More than 1.5 million Muslims have arrived in Saudi Arabia for the hajj pilgrimage to Mecca and a total of 1.8 million are expected in total, but while the hajj represents an important spiritual experience for Muslims, problems are also surfacing.
"The number of pilgrims arriving from abroad has reached 1.575 million by Saturday evening," SPA state news agency reported.
Saudi Minister of Hajj, Fuad al-Farsi said a total of 1.8 million Muslims are expected to arrive in Saudi Arabia to perform the hajj this year, excluding the 800,000 pilgrims from within the kingdom also expected to take part in the pilgrimage.
Hajj rituals will begin on Friday, the eighth day in the Muslim lunar calendar month of Dhul hijjah or the month of hajj, and are expected to peak on Saturday as the crowds gather in the plain of Mount Arafat, outside Mecca in the western region of the desert kingdom.
Hajj is the fifth pillar of Islam which every capable Muslim should perform at least once and many faithful spend months or even years preparing their trip.
This year the Hajj comes after a string of uprising rocked the Arab world, amid fears that tensions between Muslims Shia and Sunni are growing.
Saudi Arabia, which regards itself as the guardian of Islam, assumes the responsibility of maintaining a peaceful hajj season.
The Kingdom has avoided the sort of protests which led to the overthrow of regimes in Tunisia, Egypt and Libya and Saudi Arabia's Grand Mufti Sheikh Abdulaziz Al al-Shaikh warned last week confrontations such as the clashes between the Iranian pilgrims and Saudi security forces, which led to the death of hundreds of people in 1987 were ruled out.
"Allah did not intend hajj to be a place for dispute, haggling... or using it for political agendas or preaching grim sectarianism" he said.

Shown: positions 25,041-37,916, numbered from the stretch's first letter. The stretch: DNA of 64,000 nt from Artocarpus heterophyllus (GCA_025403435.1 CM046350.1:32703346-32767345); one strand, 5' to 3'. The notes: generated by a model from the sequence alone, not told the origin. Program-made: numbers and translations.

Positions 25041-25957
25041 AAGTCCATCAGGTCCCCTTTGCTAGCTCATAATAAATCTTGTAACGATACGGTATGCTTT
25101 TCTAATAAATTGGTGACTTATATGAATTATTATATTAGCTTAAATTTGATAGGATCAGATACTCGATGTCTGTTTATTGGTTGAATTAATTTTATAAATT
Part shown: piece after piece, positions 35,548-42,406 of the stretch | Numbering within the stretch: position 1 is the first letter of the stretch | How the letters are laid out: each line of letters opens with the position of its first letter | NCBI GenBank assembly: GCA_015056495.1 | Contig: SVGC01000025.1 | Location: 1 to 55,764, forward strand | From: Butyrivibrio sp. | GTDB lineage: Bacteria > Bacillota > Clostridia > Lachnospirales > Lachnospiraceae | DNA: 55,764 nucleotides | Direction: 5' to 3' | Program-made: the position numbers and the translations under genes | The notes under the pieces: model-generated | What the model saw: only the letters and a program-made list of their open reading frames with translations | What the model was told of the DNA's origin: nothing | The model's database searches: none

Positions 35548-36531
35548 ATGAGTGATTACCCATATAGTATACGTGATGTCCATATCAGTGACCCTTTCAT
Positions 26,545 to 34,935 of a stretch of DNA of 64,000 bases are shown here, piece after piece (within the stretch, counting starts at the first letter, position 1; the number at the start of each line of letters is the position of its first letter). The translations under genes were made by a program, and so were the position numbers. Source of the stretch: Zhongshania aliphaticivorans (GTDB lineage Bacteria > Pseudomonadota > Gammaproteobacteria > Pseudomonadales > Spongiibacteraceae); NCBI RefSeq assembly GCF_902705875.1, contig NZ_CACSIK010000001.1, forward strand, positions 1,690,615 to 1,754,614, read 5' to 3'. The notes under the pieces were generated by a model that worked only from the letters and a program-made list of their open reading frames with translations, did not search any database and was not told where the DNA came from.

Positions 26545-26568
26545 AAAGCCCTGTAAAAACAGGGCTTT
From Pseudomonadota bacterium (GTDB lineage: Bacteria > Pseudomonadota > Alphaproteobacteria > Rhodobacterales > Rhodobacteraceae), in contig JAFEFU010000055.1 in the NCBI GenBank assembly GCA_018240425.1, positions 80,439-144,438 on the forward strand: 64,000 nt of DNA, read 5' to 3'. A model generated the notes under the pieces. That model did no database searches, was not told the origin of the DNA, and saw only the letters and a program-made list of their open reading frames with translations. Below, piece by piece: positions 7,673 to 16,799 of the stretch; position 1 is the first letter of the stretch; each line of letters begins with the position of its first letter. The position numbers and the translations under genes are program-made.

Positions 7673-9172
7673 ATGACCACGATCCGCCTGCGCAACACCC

While sectarian clashes are among the potential worries, past incidents have also included fires, hotel collapses, police clashes with protesters and stampedes.
Transport problems have also been reported as buses and trains struggle to accommodate the large crowds.
Thieves also operate during the hajj seasons, using knives to slice into pilgrims bags to steal foreign currency and valuables.
Pilgrims should also be aware of 'Hajj scams,' including unscrupulous tour operators who have been known to trick tourists by asking for vast sums of money for visas which later on turned out to be fake, leaving them unable to participate in the Hajj despite having paid full 'hajj packages.'
Others deceive their customers with promises of premium facilities and charging top-dollar rates only to provide substandard accommodation.
Reports of violent thefts have also been on the rise. A woman who participated in the last hajj told the IBTimes she had been assaulted by three other women in front of a mosque.
After having her cash stolen, she was pushed to the ground and broke her ankle. However despite going to a police station to register her complain she was told each times by the authorities that nothing could be done to help her as she was a foreigner.
For Muslims the Hajj symbolizes the practical portrayal of true love and international fraternity and despite heightened fears of violent sectarian clashes coupled with reports of thefts and frauds , Saudi officials have insisted they will do their best to ensure a peaceful and crime free pilgrimage.